Council authorities and private businesses approving and installing flood defenses along the River Dee could be exacerbating the problem of flooding by not working together to create a unified defence system.
It comes as SEPA estimates the rain that fell on the first weekend of October, which saw the Dee bursts its banks, broke an eleven year record. A 115mm of rain fell near Stonehaven in a 24-hour period, smashing the previous record of 86.6mm which fell in 2009.
A resident of Cults fears that properties installing personal defences against such severe weather events are pushing floodwaters to other areas that are unprotected.
Mrs Hulme, whose house is situated on Loirsbank Road, Cults, just one hundred yards from the Dee, was concerned how quickly the floodplains between her property and the river filled during the heavy rain experienced a week ago.
Whilst it’s considered the flooding in 2015 was worse, Mrs Hulme was certain the floodplain in front of her house filled quicker this time around.
She pointed to the golf centre directly across the river, which installed a flood defence system after the floods of 2015 left the centre having to close for almost half a year.
Mrs Hulme told The Reporter: “When Paul Lawrie was putting in his defences I was thinking this isn’t solving the problem, and the fact our floodplain flooded so quickly on Saturday night tells me that what he’s done might have worked for him, but it’s also pushing water elsewhere.”
The Scottish Environment Protection Agency said the responsibility of flood defence planning lies with local councils. Fair enough, however the problem is somewhat convoluted in this case, with part of the Dee being the boundary between Aberdeen City and Aberdeenshire Council, which adds an extra layer of management in the co-ordination of defences.
The Reporter asked both councils whether the two authorities work together to ensure flood defences are installed with consideration for areas outwith their jurisdictions.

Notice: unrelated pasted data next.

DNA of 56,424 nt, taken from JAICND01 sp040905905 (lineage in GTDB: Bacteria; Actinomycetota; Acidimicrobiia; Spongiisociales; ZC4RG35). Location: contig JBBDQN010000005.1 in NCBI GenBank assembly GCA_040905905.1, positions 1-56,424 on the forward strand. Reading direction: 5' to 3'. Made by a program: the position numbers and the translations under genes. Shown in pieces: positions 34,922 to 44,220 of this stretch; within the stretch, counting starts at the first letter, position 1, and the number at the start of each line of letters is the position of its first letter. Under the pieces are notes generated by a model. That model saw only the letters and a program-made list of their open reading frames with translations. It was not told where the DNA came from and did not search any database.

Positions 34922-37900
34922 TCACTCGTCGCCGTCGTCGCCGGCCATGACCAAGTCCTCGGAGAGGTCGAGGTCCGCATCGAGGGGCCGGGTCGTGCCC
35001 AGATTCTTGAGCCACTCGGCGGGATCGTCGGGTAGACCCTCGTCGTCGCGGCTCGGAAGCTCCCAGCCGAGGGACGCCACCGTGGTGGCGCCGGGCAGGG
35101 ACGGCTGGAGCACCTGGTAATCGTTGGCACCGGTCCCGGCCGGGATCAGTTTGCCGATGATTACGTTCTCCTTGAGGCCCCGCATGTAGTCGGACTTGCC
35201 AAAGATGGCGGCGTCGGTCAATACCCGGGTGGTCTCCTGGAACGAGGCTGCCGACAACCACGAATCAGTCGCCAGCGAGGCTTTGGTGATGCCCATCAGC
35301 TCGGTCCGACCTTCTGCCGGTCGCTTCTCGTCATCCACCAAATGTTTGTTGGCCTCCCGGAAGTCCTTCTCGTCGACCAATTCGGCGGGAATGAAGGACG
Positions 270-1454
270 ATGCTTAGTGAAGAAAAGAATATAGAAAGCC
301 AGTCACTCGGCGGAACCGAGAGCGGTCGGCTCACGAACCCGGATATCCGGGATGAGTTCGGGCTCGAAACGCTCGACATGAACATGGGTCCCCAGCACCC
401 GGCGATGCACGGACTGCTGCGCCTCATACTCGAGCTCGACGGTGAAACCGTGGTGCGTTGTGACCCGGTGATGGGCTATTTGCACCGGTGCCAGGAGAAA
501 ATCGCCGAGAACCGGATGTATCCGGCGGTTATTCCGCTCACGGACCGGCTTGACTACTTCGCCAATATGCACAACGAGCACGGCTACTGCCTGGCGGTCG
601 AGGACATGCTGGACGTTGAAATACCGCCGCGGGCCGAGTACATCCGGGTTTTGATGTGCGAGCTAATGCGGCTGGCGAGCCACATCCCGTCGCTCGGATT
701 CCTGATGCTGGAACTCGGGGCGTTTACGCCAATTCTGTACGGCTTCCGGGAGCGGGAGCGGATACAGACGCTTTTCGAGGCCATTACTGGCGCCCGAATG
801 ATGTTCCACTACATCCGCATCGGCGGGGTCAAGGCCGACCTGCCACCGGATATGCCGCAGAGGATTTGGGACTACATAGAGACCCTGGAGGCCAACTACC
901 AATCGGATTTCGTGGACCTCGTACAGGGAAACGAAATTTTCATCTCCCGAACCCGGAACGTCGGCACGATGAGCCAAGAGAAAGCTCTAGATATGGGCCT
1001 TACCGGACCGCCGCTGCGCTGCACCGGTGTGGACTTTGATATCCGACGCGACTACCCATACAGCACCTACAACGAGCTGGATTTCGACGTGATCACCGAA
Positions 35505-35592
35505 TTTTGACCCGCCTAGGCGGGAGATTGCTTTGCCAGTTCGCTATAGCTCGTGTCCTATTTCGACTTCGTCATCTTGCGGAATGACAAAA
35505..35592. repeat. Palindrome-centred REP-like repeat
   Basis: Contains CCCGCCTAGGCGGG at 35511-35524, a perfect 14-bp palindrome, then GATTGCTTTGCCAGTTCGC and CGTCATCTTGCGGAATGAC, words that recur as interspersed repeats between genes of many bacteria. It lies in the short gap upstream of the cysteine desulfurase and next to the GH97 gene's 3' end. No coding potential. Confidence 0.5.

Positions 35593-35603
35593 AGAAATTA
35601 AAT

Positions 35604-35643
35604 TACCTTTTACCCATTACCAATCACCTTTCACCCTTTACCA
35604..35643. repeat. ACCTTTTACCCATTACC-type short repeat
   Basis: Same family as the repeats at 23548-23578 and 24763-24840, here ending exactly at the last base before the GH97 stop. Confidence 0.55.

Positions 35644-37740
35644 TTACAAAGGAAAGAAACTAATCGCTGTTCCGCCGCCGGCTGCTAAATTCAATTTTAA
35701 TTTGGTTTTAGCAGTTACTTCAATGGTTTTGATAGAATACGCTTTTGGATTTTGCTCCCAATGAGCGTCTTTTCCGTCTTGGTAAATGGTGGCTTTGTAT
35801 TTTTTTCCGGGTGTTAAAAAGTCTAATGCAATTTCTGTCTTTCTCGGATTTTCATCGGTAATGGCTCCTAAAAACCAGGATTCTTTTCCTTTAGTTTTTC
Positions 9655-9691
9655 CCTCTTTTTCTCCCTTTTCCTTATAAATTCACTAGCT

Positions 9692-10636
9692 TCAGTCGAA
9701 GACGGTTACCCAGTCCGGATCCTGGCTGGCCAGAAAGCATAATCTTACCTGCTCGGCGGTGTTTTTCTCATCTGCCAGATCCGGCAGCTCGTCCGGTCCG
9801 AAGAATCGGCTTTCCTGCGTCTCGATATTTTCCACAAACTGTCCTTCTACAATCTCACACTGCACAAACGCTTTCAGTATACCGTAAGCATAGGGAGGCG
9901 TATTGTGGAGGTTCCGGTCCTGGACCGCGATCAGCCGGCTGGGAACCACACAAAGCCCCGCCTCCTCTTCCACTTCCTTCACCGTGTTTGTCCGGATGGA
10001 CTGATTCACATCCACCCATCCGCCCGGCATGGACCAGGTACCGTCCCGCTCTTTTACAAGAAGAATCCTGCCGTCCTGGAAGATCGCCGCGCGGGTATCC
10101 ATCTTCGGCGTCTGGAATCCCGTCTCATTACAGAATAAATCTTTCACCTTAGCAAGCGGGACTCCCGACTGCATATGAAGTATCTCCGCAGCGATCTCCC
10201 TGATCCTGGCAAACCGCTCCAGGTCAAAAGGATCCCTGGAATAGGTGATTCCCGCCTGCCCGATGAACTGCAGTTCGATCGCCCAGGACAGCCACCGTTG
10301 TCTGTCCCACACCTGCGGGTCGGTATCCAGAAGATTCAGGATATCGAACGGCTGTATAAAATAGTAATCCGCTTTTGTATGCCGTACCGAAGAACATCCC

Aberdeenshire Council did confirm they do work with other authorities to try make defences as uniform as possible, however Aberdeen City Council held a slightly different tone, saying because the issue involved another authority they would have to “investigate further” the complaint in question.
A spokesperson for Aberdeen City Council said: “This is a specific query being raised in relation to an individual property and work approved by another local authority. We are unable to comment further until officers have an opportunity to investigate and discuss with the relevant parties.”
A spokesperson for Aberdeenshire Council said: “Assessments of the impact of a development in respect of flooding, both on and off-site, is done irrespective of which local authority area may be affected. Where appropriate, consultation with relevant bodies such as SEPA or an adjoining local authority, takes place.”
Mrs Hulme is unsure about Aberdeenshire Council’s claim saying she knows of lots of defences being installed and still the problem of flooding is not going away.
Mrs Hulme said: “The thing that has changed since the flooding five years ago is lots of people have put in flood defences which in my opinion have made the problem worse.
“It’s great for people who have the defences, but not for people who don’t.”
A month’s rainfall in a day
SEPA calculated that 115mm of rain fell on the weekend of the 4th of October in Mongour near Stonehaven, beating a previous record set in the area in 2009 of 86.6mm.
It stated that that amount of rain is well over a month’s average rainfall, which came down in one day.
SEPA is also concerned that not enough members of the public have joined their flood alert system, with only 44 per cent of properties in flood warning areas in Aberdeen and Aberdeenshire signing up to the service.
If you want to sign up to receive early flood warning from SEPA go to http://www.sepa.org.uk/signup.